Afghanistan + 2 more

Research Terms of Reference - Baseline of Priority Areas of Return and Reintegration 2021, AFG2101a Afghanistan (10/03/2021 Version 1.0)

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2. Rationale

2.1 Background

Since 2017, The United Nations High Commissioner for Refugees (UNHCR), with the Ministry of Returns and Reintegration of the Government of Afghanistan, has been supporting durable solutions aimed at returns and reintegration through its Community Based Protection (CBP) programme in 20 priority areas of return and reintegration. 3 The PARR programme is a key component of UNHCR’s work to support the Government of the Islamic Republic of Afghanistan (GOIRA) by improving key services and infrastructure in areas where Afghan refugees are returning, through an area-based, multi-sectoral, and multi-stakeholder nexus approach that supports durable solutions and creates the conditions for long-term sustainable reintegration of returnees.4 UNHCR’s current efforts target 1,346,907 persons of concern, including 698,797 Host Community, 508,388 Returnees, and 140,022 Internally Displaced Persons, across nine different sectors of intervention: livelihoods, education, health, WASH, Shelter, Energy, Infrastructure, Special assistance, and Community development.5 UNHCR has also implemented a series of CBP Projects, in order to support the dignity, safety, and reintegration of the target populations.

In December 2020, The GoIRA Ministry of Repatriation and Refugees (MoRR) and UNHCR agreed to expand the CBP programme to 20 additional new locations in 19 different provinces.6 As these are new locations where the CBP programme has not yet been implemented, UNHCR and its partners are unclear on the current conditions in each site, including and understanding of the baseline vulnerabilities and humanitarian needs in these locations, and in order to understand the CBP programme’s impact the PARRs, a baseline assessment is required. after programme implementation begins. Critically, this will allow UNHCR to track the full impact of the programme by site, providing much needed data on the conditions of households living in each PARR site before the CBP programme begins, should later midline and endline evaluations occur.In addition, stakeholder analysis and infrastructure mapping assessments will provide much-needed programmatic information on how best to engage with the communities and the local capacities of different services. REACH is currently conducting an evaluation of the CBP Programme in the 20 original PARR locations, and has conducted similar baseline studies in other countries.8 This makes REACH uniquely placed to conduct a baseline of the 20 new PARR locations.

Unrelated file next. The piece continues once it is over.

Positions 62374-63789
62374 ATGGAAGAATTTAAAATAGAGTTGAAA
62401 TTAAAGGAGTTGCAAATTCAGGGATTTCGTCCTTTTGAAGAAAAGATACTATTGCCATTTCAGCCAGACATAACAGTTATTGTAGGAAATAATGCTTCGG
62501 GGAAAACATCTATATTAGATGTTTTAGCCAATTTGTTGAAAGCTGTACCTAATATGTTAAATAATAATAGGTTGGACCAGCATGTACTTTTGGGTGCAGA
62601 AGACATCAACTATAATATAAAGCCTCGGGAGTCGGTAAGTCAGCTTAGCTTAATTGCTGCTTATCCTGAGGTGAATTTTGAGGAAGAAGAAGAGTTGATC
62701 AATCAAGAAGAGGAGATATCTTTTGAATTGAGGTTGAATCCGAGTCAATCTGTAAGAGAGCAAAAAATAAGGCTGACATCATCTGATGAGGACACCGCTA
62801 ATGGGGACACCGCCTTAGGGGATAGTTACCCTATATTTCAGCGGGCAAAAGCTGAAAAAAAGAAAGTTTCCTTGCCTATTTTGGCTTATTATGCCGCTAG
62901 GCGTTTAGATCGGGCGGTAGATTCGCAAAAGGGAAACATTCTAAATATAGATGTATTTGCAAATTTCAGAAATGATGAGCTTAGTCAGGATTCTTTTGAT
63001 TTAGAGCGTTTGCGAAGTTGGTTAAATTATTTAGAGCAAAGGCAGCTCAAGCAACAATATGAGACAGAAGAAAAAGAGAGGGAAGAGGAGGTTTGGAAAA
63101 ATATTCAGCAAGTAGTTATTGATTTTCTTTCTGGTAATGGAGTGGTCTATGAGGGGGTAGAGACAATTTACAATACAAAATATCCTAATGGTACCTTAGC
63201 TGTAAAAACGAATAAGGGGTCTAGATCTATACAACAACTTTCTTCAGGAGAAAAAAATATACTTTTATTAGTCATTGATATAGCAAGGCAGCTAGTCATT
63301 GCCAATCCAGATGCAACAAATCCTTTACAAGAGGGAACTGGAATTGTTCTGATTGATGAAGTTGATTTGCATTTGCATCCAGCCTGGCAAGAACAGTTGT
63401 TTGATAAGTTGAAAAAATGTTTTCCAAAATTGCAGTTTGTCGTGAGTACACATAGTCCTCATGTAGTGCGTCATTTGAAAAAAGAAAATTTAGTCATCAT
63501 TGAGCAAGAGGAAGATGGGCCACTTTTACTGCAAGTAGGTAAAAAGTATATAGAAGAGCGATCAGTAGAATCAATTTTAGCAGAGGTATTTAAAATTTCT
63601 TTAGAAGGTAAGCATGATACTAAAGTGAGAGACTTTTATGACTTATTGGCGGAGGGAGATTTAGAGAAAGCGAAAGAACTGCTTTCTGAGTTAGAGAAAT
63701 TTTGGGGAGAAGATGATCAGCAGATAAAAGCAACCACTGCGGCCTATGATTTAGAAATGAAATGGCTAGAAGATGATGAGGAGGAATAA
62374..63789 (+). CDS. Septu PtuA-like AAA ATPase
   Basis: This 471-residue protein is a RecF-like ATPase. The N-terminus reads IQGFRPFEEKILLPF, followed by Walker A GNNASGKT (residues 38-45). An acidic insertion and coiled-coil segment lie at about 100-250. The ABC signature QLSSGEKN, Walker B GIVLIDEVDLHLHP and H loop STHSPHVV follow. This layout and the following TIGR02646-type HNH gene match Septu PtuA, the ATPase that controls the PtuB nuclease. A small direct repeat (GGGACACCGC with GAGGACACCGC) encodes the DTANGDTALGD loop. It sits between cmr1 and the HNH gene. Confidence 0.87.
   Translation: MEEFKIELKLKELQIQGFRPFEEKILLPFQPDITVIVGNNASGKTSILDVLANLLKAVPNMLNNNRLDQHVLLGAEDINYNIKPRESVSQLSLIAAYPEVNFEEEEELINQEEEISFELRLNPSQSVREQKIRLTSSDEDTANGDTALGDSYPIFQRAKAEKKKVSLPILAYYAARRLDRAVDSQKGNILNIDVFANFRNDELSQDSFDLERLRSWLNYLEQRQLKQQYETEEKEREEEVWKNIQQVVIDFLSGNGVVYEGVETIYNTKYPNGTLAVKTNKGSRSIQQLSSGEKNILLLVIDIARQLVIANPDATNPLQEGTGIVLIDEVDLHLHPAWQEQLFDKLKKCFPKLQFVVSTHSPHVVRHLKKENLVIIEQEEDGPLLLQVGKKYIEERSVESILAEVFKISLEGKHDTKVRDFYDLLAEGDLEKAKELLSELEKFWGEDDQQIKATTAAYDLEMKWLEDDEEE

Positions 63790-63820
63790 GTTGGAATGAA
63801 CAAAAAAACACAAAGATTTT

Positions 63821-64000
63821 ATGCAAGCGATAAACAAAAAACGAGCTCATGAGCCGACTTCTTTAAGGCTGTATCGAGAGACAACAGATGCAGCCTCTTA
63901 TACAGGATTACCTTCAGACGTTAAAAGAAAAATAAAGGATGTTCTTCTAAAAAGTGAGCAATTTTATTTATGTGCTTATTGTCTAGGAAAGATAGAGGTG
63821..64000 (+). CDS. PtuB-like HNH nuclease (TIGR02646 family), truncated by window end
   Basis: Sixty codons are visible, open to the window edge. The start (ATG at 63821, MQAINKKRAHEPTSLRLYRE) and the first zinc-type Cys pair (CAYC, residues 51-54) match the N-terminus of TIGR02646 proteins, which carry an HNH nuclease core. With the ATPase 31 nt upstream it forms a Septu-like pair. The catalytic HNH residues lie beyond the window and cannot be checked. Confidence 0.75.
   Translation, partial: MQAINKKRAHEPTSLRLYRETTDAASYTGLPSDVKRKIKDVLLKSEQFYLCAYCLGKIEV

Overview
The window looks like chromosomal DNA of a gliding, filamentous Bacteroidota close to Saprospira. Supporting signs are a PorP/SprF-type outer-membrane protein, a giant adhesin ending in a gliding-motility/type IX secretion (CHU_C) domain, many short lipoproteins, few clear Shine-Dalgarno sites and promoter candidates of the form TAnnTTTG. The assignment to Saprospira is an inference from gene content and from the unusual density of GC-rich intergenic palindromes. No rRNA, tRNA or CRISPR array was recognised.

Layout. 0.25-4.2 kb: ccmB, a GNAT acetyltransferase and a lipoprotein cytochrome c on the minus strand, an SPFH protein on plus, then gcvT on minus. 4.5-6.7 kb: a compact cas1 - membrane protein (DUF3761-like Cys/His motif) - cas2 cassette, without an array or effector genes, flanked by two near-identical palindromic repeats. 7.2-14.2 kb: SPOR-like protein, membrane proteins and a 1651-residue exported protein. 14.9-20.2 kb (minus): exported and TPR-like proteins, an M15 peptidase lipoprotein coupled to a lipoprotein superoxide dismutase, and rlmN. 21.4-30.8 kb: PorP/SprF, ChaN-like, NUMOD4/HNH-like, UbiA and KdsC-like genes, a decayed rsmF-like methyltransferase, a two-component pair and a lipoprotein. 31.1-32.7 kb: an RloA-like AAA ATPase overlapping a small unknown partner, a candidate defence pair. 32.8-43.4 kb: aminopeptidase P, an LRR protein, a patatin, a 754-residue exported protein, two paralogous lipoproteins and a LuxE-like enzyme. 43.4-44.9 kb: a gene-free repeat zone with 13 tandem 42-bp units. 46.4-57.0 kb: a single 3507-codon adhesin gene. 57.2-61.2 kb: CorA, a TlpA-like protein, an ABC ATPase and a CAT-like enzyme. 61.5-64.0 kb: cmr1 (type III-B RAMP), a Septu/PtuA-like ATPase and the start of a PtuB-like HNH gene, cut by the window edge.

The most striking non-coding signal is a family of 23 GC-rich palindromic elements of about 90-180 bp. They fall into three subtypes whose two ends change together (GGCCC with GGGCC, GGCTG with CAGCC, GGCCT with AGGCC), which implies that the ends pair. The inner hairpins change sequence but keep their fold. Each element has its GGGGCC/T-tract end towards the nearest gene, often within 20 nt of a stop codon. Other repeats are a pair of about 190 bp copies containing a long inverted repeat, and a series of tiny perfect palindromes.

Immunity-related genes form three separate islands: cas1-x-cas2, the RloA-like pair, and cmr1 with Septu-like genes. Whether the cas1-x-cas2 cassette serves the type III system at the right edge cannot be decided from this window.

2.2 Intended impact

This research will provide UNHCR with up-to-date evidence-based information, in order to inform the strategy for sustainable reintegration and durable solutions for returns and long-term displaced populations in Afghanistan through a baseline assessment to understand the current context of the 20 locations UNHCR would like to expand its CBP programming to. Leveraging on experience in assessing the prospects for durable solutions and returns and reintegration in countries including Iraq9 , Syria,10 Somalia11, Niger12 and Nigeria,13 as well as its current experience in evaluating the CBP programme in the initial 20 PARRs,14 REACH will conduct an assessment aimed at assessing the baseline vulnerability, stakeholders, and infrastructure conditions of the 20 new PARR project locations. The following project will provide this information by developing an understanding of each PARR location and its population, through both understanding the current conditions of households living there, identifying the key stakeholders that need to be engaged with, and providing an understanding of infrastructure present in order to inform longer term programming. This will both make for more effective programming for CBP interventions, and also provide a baseline understanding of the population in each PARR that can be compared in impact evaluations of the programme’s performance later on.